The last avalanche to reach the highway was in January. A major storm triggered an avalanche and dropped trees, closing US-12 for roughly four days.

Download a photo of road signage from last year.

Drivers should use 511.idaho.gov to stay updated on road conditions.

Eight snowplows hit this season; ITD calls on drivers to be more cautious

Side-by-side images of a disabled plow on the side of the road.

So far this season across Idaho, drivers have caused eight crashes with snowplows. As more winter weather moves across the state, the Idaho Transportation Department (ITD) wants to remind drivers how to be safe around snowplows.

1. Never pass a plow on the right. Plows have a smaller wing plow that extends from the right side of the vehicle, which can be hard to see when the snow is flying. Drivers passing on the right and hitting the wing plow is the most common plow-related crash.
2. Give plows room to work and avoid their blind spots.
3. Be patient. The safest place to be is behind the plow.
4. Plows often work in tandem to clear multiple lanes. Never get in between the tandem plows.
5. If you are involved in a crash or stopped on the side of the road for any reason, please remain in your vehicle for your safety and for the safety of our plow operators.

The seventh and eighth crashes happened today in North Idaho, and both involved tandem plows. This morning on Interstate 90 in Coeur d’Alene, a driver got between two plows as they merged onto the highway. The driver then hit the brakes, forcing the second plow off the road to avoid a collision. Then around lunchtime on U.S. Highway 95 south of Athol, a driver passed the first plow on the left and then struck the second while trying to pass on the right.

Both plows are now out of service for the current storm.

“This issue affects everyone, not just the people involved in the crash. Every plow that is hit causes a domino effect making conditions worse,” said Operations Foreman  Shannon Thornton. “There are fewer plows on the road to deal with the snow that is still falling, and our crews have to spend precious time recovering equipment instead of plowing.”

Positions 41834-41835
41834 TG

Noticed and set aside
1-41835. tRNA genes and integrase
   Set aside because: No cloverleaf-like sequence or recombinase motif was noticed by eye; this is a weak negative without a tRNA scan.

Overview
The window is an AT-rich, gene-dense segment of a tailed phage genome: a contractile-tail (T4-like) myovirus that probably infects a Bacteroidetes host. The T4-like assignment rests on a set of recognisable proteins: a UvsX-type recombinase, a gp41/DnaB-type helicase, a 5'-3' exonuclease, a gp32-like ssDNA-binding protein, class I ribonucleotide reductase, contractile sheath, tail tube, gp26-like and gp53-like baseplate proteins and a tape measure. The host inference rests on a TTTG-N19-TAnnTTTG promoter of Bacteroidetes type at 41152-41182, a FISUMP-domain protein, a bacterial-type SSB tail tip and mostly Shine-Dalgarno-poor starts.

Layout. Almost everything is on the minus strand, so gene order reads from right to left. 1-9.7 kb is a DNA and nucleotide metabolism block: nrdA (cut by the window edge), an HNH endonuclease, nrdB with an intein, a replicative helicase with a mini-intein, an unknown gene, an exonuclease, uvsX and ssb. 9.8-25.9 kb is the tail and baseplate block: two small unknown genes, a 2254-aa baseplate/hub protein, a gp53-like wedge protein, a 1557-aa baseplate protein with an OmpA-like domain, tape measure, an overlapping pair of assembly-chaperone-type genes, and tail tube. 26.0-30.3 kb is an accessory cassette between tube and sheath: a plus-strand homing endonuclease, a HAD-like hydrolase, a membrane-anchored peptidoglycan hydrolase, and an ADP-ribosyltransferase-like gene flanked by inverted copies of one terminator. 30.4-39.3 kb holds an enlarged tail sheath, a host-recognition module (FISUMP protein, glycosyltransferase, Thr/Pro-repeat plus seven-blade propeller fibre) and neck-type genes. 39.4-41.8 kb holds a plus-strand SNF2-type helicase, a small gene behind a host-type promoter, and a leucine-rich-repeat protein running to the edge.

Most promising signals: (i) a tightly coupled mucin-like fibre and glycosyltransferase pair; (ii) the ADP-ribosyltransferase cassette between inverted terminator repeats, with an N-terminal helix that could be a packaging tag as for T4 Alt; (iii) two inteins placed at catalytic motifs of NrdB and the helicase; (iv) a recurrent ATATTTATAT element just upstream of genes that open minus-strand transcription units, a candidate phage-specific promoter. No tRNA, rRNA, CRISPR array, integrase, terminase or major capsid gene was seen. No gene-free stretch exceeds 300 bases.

Last winter, there were 11 plow strikes, an increase from years past and a number that ITD does not want to repeat. Please be careful driving and mindful of our plows. Check 511.idaho.gov or the Idaho 511 App for road conditions before traveling. For more winter driving tips, visit itd.idaho.gov/travel.

*For real-time updates on plow strikes, visit ITD’s Facebook or Twitter pages.

The Dos and Don’ts of driving near snow plows

Plow clearing SH-6 near White Pine Campground

Snow has already fallen in the state, so drivers should get ready to drive with plows this winter. Talking about sharing the road with plows is really more of a discussion on what you shouldn’t do.

What shouldn’t you do?

Don’t pass. The road behind a plow is always better than the road in front of a plow. And all the snow, rock and other debris comes out of a plow at a high rate of speed––if you pass and try to drive through all that, the weight of the snow could force your vehicle off the road or break windows.

Of course, that’s assuming you don’t run into the plow while attempting to pass it.

Plows trucks weigh up to 58,000 pounds and sport not one, but two, plows. Everyone is familiar with the plow on the front, which is 12 feet long and takes up a whole lane. People tend to forget about the second, smaller plow positioned on the right side of the truck. It’s called a wing plow.

That’s the one folks run into. When plows are pushing snow, it comes up over the top of the plow and obscures all the lighting and flags. Again, plows weigh up to 14 times the average vehicle, so running into them is going to have an impact.

While not illegal to pass a plow, it’s recommended you never do so on the right side because of the wing plow. Law enforcement can and will cite drivers who act recklessly or carelessly and pass when it isn’t safe.

Operators will often work in pairs, especially on multi-lane roadways like freeways, to get snow pulled from the far left side all the way to the shoulder. Don’t try to pass several plows at once or drive between them.

Plows are large vehicles with blind spots, even when not working in blizzard conditions or pushing snow. Stay out of their blind spots.

If you’re going to pass, it’s important to consider where the snow is going. Our drivers typically push snow to the right, but in some cases, they will push snow into the median.

Sometimes there isn’t room to push snow into the median, or there aren’t enough operators available to tandem plow. You may see a plow working by itself on a freeway, pushing snow into the fast lane on the first lap and then moving it all the way off the roadway on a second pass. There may be enough room to pass safely on the right – but first slow down and observe where the snow coming out of the plow lands on the road before you make your decision.

When in doubt, don’t pass.

What should you do?

  • Drive for conditions. The posted speed limit is set based on ideal conditions, so in winter you’ll have to slow down. It’s on the driver to determine a safe speed.